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Discussion Starter #1 (Edited)
http://www.gunn.com/myfirstlemonsrace

Despite the misgivings of some folks here, the good news is that our 95 Ford Thunderbird 3.8L NA automatic ran flag-to-flag at Infineon raceway this past weekend and placed way better than I could have ever expected from our 6 person all noob team: 66th out of 164 cars (almost in the top third) by clocking in 271 laps and 617+ mi. We then slapped the lights back on the car and drove home. Our race was almost flawless; the good news is the guy that punted us in the butt on a yellow has offered to help me straighten the car so I can't be that upset with him.

Dangerous Homemade Tech
Three homebrewed systems that helped our car were the System monitor and the radiator mister.
- I gutted a Sega Dreamcast case and installed a monitoring system that constantly monitored the ATF temp, coolant temp, and oil pressure. Whenever something went out of spec, it would honk a car horn mounted in the driver's cabin. This would tell the other drivers to back off lest they find themselves being chased around the pits by me and a 1/2" cheater bar.
- I hooked up the existing windshield washer pump to a mister mounted in front of the radiator. If you heard a honk, you'd hit the rewired cruise control button on the steering wheel and it would spray a fine mist on the radiator/AC condenser turned ATF cooler. If the temps were above 210, you could see them drop quite quickly.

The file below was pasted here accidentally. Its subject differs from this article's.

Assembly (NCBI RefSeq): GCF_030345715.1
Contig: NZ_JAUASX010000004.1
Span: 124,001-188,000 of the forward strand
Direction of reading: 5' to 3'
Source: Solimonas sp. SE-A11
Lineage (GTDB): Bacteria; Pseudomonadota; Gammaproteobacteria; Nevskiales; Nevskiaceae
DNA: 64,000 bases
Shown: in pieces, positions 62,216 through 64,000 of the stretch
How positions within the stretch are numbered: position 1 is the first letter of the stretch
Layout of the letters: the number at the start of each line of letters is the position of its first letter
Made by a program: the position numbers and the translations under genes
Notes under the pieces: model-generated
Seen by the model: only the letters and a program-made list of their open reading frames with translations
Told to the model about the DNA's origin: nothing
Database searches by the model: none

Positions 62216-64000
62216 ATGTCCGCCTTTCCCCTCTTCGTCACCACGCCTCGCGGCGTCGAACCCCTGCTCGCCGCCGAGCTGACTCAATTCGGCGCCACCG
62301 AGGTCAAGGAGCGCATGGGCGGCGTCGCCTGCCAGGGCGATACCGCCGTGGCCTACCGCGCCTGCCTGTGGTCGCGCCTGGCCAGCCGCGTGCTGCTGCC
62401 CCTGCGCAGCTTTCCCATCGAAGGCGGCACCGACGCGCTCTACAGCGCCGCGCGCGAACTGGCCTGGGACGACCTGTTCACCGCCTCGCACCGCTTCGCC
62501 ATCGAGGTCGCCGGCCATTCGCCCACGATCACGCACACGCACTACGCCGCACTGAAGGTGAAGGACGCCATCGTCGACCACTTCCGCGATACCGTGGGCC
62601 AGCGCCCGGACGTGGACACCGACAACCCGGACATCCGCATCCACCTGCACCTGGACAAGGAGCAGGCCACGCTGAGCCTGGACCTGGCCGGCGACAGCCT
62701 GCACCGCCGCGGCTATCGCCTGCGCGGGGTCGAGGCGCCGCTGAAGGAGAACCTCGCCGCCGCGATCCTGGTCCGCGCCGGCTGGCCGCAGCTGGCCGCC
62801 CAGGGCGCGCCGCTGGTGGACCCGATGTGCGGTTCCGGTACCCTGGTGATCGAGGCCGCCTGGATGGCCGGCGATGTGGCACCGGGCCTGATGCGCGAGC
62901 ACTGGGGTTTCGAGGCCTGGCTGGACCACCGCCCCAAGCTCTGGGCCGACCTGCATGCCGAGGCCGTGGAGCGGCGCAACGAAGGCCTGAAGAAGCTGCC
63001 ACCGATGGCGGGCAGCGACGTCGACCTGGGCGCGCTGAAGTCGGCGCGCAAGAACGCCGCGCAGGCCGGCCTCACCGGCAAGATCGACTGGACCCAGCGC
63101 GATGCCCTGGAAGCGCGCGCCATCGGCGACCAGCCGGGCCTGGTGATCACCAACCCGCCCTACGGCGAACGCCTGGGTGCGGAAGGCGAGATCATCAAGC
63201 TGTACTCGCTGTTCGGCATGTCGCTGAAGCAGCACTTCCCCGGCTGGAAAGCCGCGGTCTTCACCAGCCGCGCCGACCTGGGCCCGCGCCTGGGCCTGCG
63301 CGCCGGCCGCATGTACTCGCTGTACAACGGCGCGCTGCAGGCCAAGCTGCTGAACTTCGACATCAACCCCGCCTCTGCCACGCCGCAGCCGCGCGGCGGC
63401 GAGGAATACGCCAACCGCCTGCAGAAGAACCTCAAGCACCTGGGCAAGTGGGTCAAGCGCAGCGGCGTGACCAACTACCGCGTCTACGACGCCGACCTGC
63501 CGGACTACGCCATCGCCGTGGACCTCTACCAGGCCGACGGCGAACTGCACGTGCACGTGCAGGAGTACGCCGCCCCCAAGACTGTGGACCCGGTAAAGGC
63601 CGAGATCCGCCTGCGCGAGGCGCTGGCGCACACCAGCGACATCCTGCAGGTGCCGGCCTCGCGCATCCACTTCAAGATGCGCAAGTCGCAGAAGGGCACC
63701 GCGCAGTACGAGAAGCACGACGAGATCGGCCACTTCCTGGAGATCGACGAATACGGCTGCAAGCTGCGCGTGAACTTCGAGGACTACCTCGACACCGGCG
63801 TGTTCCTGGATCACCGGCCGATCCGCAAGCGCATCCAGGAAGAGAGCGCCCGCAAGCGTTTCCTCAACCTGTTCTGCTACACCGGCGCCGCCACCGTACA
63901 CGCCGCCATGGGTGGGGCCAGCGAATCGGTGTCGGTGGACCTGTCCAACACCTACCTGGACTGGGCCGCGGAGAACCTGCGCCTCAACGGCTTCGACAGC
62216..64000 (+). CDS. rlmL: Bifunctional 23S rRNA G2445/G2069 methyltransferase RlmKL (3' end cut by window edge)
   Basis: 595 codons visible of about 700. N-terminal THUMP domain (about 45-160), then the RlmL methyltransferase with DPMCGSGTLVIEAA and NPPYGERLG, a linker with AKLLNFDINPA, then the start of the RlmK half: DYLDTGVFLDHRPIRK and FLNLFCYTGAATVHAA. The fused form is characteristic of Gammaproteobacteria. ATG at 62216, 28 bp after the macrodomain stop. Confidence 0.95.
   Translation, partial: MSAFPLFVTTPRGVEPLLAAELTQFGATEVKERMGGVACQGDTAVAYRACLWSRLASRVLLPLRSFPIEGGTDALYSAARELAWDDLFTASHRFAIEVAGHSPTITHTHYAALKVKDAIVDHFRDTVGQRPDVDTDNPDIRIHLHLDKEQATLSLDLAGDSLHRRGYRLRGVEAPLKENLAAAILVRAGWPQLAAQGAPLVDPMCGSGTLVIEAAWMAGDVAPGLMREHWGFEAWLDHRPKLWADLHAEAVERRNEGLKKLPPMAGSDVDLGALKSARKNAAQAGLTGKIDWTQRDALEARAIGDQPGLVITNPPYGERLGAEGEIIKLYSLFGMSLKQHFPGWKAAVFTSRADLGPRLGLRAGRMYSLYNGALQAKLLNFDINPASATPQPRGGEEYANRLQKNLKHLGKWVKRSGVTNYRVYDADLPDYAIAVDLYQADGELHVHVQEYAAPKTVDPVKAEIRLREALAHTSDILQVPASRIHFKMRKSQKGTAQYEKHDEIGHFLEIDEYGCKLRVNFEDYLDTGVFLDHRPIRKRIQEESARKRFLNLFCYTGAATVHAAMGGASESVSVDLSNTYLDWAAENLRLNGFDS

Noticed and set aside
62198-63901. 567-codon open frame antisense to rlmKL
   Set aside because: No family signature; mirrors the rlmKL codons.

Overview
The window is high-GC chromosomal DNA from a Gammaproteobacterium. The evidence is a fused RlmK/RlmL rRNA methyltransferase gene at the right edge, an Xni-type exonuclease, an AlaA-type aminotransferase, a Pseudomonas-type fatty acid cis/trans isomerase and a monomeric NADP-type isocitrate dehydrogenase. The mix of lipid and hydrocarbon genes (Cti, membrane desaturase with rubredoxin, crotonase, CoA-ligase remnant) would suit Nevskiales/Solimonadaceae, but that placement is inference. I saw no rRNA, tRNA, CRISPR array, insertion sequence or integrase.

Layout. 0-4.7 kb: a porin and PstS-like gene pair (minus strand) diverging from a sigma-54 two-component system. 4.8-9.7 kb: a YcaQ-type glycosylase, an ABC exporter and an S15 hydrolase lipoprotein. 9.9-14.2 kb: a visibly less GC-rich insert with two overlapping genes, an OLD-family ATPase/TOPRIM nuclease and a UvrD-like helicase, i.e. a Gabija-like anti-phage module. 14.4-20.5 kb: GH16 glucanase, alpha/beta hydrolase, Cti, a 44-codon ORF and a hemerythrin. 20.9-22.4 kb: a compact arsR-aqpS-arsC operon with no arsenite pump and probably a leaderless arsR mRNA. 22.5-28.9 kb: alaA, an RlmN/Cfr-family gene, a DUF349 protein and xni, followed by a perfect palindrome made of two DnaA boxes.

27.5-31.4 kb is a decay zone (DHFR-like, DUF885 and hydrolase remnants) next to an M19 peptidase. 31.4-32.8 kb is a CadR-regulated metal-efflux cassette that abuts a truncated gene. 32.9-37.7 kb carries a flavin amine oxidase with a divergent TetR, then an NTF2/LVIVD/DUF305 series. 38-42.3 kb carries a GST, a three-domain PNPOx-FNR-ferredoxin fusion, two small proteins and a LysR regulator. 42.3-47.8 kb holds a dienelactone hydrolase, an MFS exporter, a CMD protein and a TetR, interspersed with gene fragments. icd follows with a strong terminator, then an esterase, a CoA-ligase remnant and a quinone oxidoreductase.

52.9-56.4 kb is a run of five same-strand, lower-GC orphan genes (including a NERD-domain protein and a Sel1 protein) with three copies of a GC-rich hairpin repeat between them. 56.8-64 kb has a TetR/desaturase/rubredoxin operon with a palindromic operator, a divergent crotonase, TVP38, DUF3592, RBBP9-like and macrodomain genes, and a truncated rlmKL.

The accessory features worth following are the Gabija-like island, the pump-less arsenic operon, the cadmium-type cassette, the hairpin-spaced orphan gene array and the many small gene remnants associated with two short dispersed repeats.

- While it did add weight and was aimed slightly wrong to generate downforce, my birch plywood front diffuser offered two distinct advantages: it prevented air from spilling out before the radiator since i sold off the underbody diffuser and it protected the undercarriage a bit when one of my drivers took two wheels off the WRONG side of a berm due to traffic. No complaints on this one.
- My fourth "brilliant" idea, a variable wing controlled by another microcontroller and miata headlamp motors, worked brilliantly in front of the judges but my actuating (not control) mechanism needed tweaking. We eventually dropped them (and the entire trunklid) to save weight).